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Get your hands off my gear, you Damn Dirty Healer!

As I’m sure most priests in a DKP raiding guild can sympathize, competing against other healers for your pretty trinkets, gear & weapons just sucks…hell, it flat out blows goats.

Resto druids, resto shamans, & holy paladins pretty much have a monopoly on their non token gear. The Ret or prot paladin won’t be bidding on that spell power chest, the feral or balance druid probably aren’t interested in the leather healing legs, and the Enhance shaman really couldn’t care less about those healing boots. Most of the time, those healers are getting those items for the minimum bid because of lack of competition. Priests, on the other hand, are the only class with TWO healing trees – we’re already competing with ourselves. Throw in the fact the alot of our ideal gear is coveted by DPS cloth wearers (or even non cloth wearers, depending on your guild’s policies), and you’re spending alot of DKP for one item…leaving you at a serious disadvantage when that hot ass trinket, weapon or ring drop.

So what to do? Beats the hell out of me. I know my guild has touched on the issue again and again, throwing around ideas such as per item bid caps on non cloth wearers, “taxing’ items with no class competition, limiting when other armor classes can bid on things….but we’ve never really tried to act on any of them, so in the end, we just plug on and piss & moan about it. Luckily, we’re generally not selfish people, so it hasn’t come to blows….yet.

Matticus from World of Matticus was kind enough to offer to write some guest blogs for lucky people, and Derevka and I were honored he chose to write for us (He’s kinda a big deal, in case you didn’t know). I asked him to tackle this subject for us, and luckily, he has experience with it. As usual, he has some tremendous suggestions and ways of dealing with The Gear Curse.

6 Priest Loot Strategies to use in DKP Guilds

Last week, I made an offer that I would write a guest post about anything. Avalonna requested I put down my thoughts on acquiring Priest loot in DKP guilds. Even though my current guild employs the use of Loot Council to manage gear, I certainly was no stranger to DKP. In fact, the guild I was a part of before, I was just a regular player competing with other classes. I was a Holy Priest who had to learn how the system worked and work within it in order to see any upgrades for my character.

Here are a few lessons I learned during my time with DKP. I’ll follow it up with policies I wish were implemented.

1) Understand that you’re not going to get the best possible items in every slot

While it would be nice to get the best item in the game, simply put, it’s not going to happen. Not unless you run the instance an insane number of times. Even then, the items you seek have to drop. There needs to be no one else competing for it.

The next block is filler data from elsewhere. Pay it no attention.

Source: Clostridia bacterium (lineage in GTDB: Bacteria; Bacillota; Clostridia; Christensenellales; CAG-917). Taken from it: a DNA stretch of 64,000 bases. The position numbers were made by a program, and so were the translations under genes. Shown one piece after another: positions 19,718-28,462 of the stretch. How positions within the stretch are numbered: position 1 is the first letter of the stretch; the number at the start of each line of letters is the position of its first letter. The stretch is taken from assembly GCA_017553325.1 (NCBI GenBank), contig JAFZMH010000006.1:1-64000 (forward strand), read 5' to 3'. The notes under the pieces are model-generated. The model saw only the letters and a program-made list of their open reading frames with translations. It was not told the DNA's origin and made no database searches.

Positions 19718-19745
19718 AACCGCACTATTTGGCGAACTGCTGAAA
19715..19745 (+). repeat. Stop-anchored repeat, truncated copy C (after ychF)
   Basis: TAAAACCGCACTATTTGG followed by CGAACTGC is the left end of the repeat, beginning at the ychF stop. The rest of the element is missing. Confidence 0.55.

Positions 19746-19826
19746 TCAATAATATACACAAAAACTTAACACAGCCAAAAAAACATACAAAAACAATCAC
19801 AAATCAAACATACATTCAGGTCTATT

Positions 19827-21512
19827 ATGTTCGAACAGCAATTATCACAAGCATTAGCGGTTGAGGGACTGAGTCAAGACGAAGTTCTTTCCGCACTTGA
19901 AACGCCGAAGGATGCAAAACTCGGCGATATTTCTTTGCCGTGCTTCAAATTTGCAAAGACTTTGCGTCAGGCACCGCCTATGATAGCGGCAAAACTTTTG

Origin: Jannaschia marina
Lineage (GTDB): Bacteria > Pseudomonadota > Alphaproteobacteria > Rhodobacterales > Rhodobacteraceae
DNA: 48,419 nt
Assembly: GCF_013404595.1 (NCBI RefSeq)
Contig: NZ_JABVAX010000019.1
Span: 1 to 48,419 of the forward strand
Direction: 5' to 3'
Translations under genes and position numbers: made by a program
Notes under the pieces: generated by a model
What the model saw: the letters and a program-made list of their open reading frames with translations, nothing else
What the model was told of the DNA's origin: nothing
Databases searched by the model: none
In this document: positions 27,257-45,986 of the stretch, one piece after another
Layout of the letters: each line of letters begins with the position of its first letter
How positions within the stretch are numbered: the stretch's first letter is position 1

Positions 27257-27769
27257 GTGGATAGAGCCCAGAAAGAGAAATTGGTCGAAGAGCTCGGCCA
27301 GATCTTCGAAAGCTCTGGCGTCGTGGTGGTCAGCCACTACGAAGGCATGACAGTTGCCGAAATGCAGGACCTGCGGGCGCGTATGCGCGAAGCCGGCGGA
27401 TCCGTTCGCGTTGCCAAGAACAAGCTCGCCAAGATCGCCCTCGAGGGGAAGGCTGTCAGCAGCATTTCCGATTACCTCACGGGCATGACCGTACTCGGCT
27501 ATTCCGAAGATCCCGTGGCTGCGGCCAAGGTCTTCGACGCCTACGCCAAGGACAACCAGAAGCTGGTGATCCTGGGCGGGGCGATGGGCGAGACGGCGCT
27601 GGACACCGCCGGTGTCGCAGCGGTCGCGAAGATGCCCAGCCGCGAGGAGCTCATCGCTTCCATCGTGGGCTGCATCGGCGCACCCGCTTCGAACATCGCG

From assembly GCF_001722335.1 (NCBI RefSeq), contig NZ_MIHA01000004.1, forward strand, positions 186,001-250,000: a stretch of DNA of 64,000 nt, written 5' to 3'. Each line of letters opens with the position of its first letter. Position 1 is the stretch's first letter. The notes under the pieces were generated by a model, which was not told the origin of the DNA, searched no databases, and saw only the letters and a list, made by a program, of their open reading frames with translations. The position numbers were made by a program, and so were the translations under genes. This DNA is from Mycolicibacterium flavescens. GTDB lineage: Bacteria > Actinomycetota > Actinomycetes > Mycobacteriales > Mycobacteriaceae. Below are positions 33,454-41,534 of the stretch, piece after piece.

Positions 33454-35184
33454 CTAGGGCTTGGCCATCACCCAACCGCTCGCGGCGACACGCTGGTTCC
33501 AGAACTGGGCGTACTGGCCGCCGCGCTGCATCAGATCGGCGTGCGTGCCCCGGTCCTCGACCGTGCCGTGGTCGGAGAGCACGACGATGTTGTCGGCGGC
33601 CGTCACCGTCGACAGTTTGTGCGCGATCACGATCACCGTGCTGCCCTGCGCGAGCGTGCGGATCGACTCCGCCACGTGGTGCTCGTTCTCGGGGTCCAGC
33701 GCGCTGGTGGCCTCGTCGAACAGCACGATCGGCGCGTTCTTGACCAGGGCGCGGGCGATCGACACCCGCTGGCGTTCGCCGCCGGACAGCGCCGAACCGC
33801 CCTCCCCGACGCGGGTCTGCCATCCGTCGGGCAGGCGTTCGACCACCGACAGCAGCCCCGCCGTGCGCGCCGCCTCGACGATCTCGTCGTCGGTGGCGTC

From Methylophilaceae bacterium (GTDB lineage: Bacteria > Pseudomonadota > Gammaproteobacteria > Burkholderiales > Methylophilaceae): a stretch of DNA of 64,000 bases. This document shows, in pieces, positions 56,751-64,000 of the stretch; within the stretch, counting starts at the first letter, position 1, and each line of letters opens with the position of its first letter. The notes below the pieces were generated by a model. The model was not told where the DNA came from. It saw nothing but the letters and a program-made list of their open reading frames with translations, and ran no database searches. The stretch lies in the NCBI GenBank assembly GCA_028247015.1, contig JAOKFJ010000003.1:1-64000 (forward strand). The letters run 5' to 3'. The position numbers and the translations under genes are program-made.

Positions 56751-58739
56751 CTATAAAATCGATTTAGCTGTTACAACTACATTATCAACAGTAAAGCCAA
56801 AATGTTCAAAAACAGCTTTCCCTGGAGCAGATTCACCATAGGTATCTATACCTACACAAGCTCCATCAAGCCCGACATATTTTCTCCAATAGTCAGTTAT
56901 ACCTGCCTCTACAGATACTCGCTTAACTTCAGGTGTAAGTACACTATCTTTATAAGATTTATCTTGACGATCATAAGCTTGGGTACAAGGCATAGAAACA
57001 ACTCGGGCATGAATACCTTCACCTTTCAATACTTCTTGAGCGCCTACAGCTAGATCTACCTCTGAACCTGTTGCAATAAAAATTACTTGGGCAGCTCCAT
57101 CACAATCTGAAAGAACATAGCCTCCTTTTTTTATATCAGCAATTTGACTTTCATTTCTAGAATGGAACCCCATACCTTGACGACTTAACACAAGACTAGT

Did I mention the amount of incredible luck that needs to be involved?

The sooner you wrap this fact around your head, the less stressed about gear you will get. You’ll look at your DKP resources in a new light and make the smart choices.

2) Prioritize your list and figure out what you need vs others

Perform an audit of your character. You want to plan out in advance the upgrades your character will receive while they are working their way through a raid instance. Don’t forget to consider the gear that is purchasable with the various Emblems if they are superior to the equipment you have. Craftable stuff (usually belts or wrists) are items to consider. The differences between bracers that drop from a raid instance and bracers that are constructed are fairly marginal. They’re not worth the 45 minimum DKP bid anyway (or whatever value is used).

At the same time, have a general idea of what other casters would shoot for. MP5 weapons aren’t as widely sought after compared to items with hit, critical strike raiding or haste rating. You might be able to shave some costs by going after weapons with regen stats on them. Paladins and Shamans don’t usually pursue them nor do other DPS classes.

3) Weapons and trinkets are priority one

Weapons and trinkets should beat the top of your shopping list for acquisitions. They represent the biggest increase in spell power and utility (depending on the trinkets).

Tip - Go staves: Between staves and main hand/off hand combinations, the latter is almost always going to be superior in terms of throughput. Top healers rely on the main hand/off hand combinations because it’s the best for them. You can use this bias to your advantage. By openly switching to staves, you won’t face as much competition from other players. For one, this knocks Paladins and most Shamans out of the running. You’ll only have to contend with the other caster classes now. I’ve found staff upgrades to go for near minimum prices because casters leaned towards the main hand/off hand combination allowing you to snag it cheaply.

Bonus: By pursuing a staff, you only need to get lucky with the drops once. By going for a main hand and off hand, you need two bosses to drop the items that you want. So once you get a staff, you can scratch weapons off your list and move on to the next upgrade.

4) Let others go first

Players have a habit of paying higher prices to get something first. No matter who gets the item, it’s going to have a positive benefit for the guild anyway. You have to have a long term strategy when it comes to this stuff. Be as economical as you can. Let your fellow guildies push all in with their DKP. Congratulate them and when that same item drops the next time, you won’t have to spend as much as they do.

DKP doesn’t determine who gets what. It determines who gets what when.

Here’s an example of some really good healing mace. Traditionally, it’s going to go for a high price. As time progresses, the bid price drops.

5) Be frugal

At least, when it comes to DKP, you don’t want to over commit. If it’s possible to acquire an upgrade outside of the instance via crafting, the AH, or through badges, explore that possibility. By spending non-DKP resources on items, this ensures that you will have DKP to pickup items that are only obtainable from raid instances.

Does this make sense?

You can get gold easily by doing dailies. You can get Emblems by getting involved with instance farming. Materials to craft stuff can be farmed or bought.

But DKP can only be earned by raiding.

6) Stab the pot

This is a poker expression. Sometimes, there’s a minimum amount in the pot and no one seems to be interested in contesting it. Most poker players would take the aggressive stance and throw in a bet to see who reacts. Either the aggressor is going to get called or the players around them will fold allowing the aggressor to gain a small amount. This means that either you’re going to cause a competition or else others will find it not worth going for.